I had an “aha” moment last night while eating my dinner. I caught myself with too much food in my mouth at one time, and realized that I needed to slow down and chew my food more thoroughly.

    This is a microcosm of my life lately. Last fall, after a particularly busy few months, my body started to give me signals that I needed to slow down my pace of life. Thankfully, I have listened to my body – I took a week off, and have upped my self-care with walks, relaxation, baths, reading, meditation, and eating slowly.

    And, very importantly, I am making sure to incorporate these self-care gems into my everyday life.

    Back to chewing. Chewing our food is very under-rated in our society. Life seems to be about moving fast - rushing to and from work/activities, fast food, eating breakfast on-the- run, lunch at the desk, etc.

    With such busyness in life going on, it seems like there is no time to eat. Well guess what? These priorities are screwed up!

    Eating is the sustenance of life, and deserves to have a place of high priority with mealtimes carved out as part of our day. As a colon hydrotherapist, I constantly get to see, through the view tube in the equipment, what comes out of the other end of the digestive tract.

    And, just like your dentist knows if you have been flossing or not, I know if you have been chewing your food thoroughly or not! I have to say that I see a lot of undigested food, or rather ‘unchewed food’, sometimes very identifiable like mushrooms, nuts, seeds, red pepper.

    I so often find myself talking to clients about their chewing habits. It is amazing how people pay attention when they see for themselves their own unchewed food being eliminated!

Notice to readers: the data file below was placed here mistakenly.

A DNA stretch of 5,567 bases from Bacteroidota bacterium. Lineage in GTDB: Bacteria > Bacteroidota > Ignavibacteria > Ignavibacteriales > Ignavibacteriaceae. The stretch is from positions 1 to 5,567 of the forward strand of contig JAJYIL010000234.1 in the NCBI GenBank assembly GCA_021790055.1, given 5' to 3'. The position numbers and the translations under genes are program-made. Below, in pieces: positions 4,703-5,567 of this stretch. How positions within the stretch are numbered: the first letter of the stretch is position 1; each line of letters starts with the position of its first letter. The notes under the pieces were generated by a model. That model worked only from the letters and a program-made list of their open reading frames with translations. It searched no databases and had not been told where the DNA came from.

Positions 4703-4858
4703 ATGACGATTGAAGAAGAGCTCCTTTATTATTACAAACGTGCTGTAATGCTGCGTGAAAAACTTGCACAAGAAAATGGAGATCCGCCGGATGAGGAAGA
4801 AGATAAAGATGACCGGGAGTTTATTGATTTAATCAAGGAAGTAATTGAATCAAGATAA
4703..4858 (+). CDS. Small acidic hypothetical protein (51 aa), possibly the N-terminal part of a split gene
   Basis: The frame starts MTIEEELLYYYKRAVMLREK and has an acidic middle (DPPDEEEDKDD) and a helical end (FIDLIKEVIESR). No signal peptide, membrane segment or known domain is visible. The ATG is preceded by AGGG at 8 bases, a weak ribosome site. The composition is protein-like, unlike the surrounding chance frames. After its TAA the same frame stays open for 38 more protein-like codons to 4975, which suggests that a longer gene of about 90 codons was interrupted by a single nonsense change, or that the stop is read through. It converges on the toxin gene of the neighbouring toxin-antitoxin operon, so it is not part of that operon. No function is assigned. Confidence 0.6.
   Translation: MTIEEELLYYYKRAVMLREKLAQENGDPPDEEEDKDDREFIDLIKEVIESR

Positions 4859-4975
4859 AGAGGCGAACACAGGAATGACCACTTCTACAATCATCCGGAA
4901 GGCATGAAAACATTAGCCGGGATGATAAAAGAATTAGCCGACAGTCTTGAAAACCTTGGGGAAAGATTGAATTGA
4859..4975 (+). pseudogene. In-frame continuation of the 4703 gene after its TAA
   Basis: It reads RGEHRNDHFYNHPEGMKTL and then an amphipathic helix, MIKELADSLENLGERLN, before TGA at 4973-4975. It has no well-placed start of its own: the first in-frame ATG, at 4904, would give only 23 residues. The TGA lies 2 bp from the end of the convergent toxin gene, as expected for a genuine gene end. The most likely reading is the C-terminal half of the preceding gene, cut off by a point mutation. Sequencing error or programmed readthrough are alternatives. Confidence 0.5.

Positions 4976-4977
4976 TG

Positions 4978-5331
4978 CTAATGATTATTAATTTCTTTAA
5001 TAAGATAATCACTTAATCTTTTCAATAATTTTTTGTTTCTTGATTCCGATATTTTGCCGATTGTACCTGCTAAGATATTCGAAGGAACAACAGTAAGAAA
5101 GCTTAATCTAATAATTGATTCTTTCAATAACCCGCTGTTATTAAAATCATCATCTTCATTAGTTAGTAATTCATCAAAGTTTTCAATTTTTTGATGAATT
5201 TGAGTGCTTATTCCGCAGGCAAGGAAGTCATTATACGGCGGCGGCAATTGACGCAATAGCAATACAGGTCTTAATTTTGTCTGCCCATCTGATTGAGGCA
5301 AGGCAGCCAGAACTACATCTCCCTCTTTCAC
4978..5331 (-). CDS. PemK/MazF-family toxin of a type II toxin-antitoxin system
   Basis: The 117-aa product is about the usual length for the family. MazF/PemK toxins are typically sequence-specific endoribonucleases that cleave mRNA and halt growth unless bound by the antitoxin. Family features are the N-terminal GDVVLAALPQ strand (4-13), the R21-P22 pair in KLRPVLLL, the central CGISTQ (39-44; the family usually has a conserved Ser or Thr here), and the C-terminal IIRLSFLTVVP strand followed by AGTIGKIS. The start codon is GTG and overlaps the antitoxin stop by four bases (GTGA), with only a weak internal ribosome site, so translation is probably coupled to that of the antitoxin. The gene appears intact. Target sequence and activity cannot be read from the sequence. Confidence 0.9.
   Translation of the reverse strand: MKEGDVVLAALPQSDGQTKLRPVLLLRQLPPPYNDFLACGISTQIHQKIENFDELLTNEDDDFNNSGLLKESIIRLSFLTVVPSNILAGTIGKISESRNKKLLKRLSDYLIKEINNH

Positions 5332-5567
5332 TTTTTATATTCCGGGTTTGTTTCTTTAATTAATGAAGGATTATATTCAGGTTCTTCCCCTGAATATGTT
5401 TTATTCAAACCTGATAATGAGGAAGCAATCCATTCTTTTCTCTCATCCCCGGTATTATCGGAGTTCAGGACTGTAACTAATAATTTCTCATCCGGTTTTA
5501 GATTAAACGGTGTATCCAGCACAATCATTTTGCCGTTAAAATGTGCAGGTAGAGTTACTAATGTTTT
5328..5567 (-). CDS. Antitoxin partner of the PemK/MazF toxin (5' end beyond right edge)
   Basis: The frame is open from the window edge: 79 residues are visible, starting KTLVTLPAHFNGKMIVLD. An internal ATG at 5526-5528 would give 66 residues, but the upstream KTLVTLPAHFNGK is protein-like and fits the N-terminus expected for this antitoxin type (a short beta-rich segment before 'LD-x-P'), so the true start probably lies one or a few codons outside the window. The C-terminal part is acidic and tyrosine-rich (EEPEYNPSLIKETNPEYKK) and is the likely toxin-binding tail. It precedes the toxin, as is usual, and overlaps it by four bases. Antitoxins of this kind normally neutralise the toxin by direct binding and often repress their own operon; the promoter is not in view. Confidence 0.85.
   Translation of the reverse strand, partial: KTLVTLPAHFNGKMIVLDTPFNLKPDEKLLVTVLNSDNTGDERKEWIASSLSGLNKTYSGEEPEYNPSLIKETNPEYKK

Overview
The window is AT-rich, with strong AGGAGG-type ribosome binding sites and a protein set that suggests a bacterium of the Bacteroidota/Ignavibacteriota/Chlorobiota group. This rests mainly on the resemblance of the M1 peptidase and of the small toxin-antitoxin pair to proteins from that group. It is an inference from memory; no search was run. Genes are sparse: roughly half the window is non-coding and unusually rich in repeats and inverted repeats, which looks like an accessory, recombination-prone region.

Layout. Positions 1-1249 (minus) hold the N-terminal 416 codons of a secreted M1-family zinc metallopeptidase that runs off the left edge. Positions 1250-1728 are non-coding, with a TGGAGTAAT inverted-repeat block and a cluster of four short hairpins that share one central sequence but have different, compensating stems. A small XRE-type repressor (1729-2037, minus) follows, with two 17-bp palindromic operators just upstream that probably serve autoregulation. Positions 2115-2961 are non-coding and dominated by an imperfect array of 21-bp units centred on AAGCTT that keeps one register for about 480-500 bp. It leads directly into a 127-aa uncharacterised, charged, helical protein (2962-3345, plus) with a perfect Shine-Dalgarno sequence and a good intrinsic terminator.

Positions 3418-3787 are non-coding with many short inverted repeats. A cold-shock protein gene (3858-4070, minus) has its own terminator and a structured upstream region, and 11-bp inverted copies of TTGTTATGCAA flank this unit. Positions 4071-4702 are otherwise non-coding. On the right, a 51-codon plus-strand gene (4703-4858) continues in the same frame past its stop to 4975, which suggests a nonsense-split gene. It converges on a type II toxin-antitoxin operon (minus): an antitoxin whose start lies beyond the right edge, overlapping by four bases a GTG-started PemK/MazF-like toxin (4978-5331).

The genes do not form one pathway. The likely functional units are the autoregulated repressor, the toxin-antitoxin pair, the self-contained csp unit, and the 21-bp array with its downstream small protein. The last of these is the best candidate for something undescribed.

Problems arising from not chewing thoroughly include:

    - improper digestion from eating too fast and not calmly;

    - lack of digestive enzymes from the saliva because food is not staying in the mouth long enough;

    - not getting the nutrients from these pieces of food that are not breaking down;

    - undigested food in the GI tract can lead to a condition called ‘leaky gut’ which can also contribute to allergies;

    - the ileocecal valve between the small and large intestine is forced to stay open wider to allow these foods through which can lead to intestinal problems.

    We CAN slow down our chewing, and we do this by retraining ourselves.

    Here are the chewing tips that I have taught to thousands of people:

    1. Look at the size of the bite of food that you are about to put into your mouth. It should be approximately 1- inch in diameter, no bigger than a loonie. If you put in a huge mass of food, there is no way that you can chew it all thoroughly!

    2. Put your fork down between each bite, and do not pick it up again until we have swallowed this bite. Simple but not easy! We are so busy getting our fork ready with the next bite and drooling over how good it is going to be. Think about it though – we are so NOT in the moment, we are actually trying to be in the next moment by anticipating it. Putting our fork down forces us to pay attention to what is in our mouth right now, the texture, how much it is chewed. Believe me, by staying mindfully in the present moment, you will even taste the food more! That is a fabulous benefit.

    3. Do an experiment and Count Your Chews. First of all, put a bite into your mouth, and count how many times you chew it by doing your regular way of chewing. Secondly, put another bite into your mouth, and this time count to 40 chews. I have heard anywhere from 25-50 chews, so experiment with how many you need. The food in your mouth ought to be chewed to a consistency of a paste or a liquid before swallowing.

    “How we digest food is how we digest life” Have you heard this before? I felt shocked when I read this statement. Having had my share of digestive challenges in my life, I immediately knew it was true. Helping our digestive system by slowing down and chewing thoroughly extends health and well-being to every area of our life. So let me ask you, “How are you digesting life?”

    Susan Kinross

    Certified Colon Hydrotherapist